anonymous
  • anonymous
I have a question about limit.
Mathematics
  • Stacey Warren - Expert brainly.com
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SOLVED
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jamiebookeater
  • jamiebookeater
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anonymous
  • anonymous
\[\lim_{x \rightarrow \pi ^{+}}\frac{ \sin(\pi sinx)\sin \frac{ x }{ 4 } }{ \sqrt{1+cosx} } \]
abb0t
  • abb0t
@Empty
jtvatsim
  • jtvatsim
Not sure off the top of my head, maybe try L'Hospital's rule? You do have a 0/0 case...

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jtvatsim
  • jtvatsim
Or, maybe better, have you tried rationalizing the denominator? You might try to multiply top and bottom by \[\frac{\sqrt{1-\cos x}}{\sqrt{1-\cos x}}\]
anonymous
  • anonymous
You might try the following identity on the numerator:\[\sin a \sin b = \frac{ 1 }{ 2 }\left[ \cos \left( a-b \right) - \cos \left( a+b \right)\right]\]That gives\[\sin \left( \pi \sin x \right) \sin \frac{ \pi }{ 4 } = \frac{ 1 }{ 2 }\left[ \cos \left( \pi \sin x - \frac{ \pi }{ 4 } \right) - \cos \left( \pi \sin x + \frac{ \pi }{ 4 } \right)\right]\] This can be evaluated when \(x \rightarrow \pi \). That leave the denominator.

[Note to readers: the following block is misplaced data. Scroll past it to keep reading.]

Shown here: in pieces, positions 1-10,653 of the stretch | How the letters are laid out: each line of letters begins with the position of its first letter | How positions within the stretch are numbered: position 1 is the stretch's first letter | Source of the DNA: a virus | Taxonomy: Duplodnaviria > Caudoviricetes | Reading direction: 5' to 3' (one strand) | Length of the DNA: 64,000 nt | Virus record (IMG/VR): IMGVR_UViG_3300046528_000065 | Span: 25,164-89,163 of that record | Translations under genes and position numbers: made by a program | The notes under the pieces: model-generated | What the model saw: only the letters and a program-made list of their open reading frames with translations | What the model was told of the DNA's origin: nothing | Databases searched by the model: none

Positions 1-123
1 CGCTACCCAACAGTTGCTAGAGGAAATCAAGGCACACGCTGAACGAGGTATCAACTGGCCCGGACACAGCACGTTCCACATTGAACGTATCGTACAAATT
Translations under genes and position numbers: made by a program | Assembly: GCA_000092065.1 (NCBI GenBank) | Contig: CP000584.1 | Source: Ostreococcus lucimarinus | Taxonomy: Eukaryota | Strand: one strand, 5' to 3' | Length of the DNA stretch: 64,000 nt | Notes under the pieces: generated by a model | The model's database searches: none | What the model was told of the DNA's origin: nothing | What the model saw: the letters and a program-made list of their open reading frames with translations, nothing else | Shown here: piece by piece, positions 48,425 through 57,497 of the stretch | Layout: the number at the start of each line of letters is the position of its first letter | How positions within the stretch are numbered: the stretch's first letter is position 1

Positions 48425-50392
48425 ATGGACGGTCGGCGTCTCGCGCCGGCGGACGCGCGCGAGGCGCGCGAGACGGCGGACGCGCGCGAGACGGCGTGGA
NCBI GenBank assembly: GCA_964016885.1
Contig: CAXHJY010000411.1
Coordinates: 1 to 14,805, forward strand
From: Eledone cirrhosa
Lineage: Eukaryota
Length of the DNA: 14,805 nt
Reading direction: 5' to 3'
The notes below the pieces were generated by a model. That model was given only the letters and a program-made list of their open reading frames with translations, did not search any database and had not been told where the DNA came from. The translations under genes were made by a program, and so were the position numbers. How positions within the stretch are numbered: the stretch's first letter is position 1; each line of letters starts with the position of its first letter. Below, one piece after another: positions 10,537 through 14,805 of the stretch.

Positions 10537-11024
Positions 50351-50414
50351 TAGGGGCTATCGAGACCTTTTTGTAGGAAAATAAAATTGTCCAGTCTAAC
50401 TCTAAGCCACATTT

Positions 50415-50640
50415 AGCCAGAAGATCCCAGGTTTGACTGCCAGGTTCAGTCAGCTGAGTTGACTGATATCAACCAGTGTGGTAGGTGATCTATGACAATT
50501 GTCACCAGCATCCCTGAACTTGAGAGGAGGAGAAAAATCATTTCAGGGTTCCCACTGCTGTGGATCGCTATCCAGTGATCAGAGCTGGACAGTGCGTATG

anonymous
  • anonymous
Oops. Looks like you still get zero. Sorry.
anonymous
  • anonymous
It might be helpful to substitute \(u = \pi - x \), in which case the limit becomes \[ \lim_{u\rightarrow 0-} \frac{\sin(\pi \sin(u))\sin(\frac{\pi-u}{4})}{\sqrt{1-\cos(u)}} \] Looking at the pieces separately as \( u\rightarrow 0\), \[ \sin(u) \rightarrow u \] \[ \sin(\pi u) \rightarrow \pi u \] \[\sqrt{1-\cos(u)} \rightarrow \sqrt{u^2/2} \rightarrow u/\sqrt{2} \] and \[ \sin(\frac{\pi-u}{4}) \rightarrow \sin(\pi/4) \rightarrow 1/\sqrt{2} \]
jtvatsim
  • jtvatsim
Not that computers can be trusted, but the numerical approximation appears to be heading towards -pi as the limit...
anonymous
  • anonymous
Of course the substitution isn't necessary but it makes people feel better to take limits at zero. @jtvatsim yes, that's right.
anonymous
  • anonymous
Oops... strictly speaking \[ \sqrt{u^2/2} = |u|/\sqrt{2} \]
anonymous
  • anonymous
But there is no \( sin (\pi u) \) in the problem, is there?
anonymous
  • anonymous
In the limit, you can replace the sin(u) with u. \[ \sin(\pi\sin(u)) \rightarrow \sin(\pi u) \rightarrow \pi u\]
anonymous
  • anonymous
Right-o. Forgot about that. Thanks.

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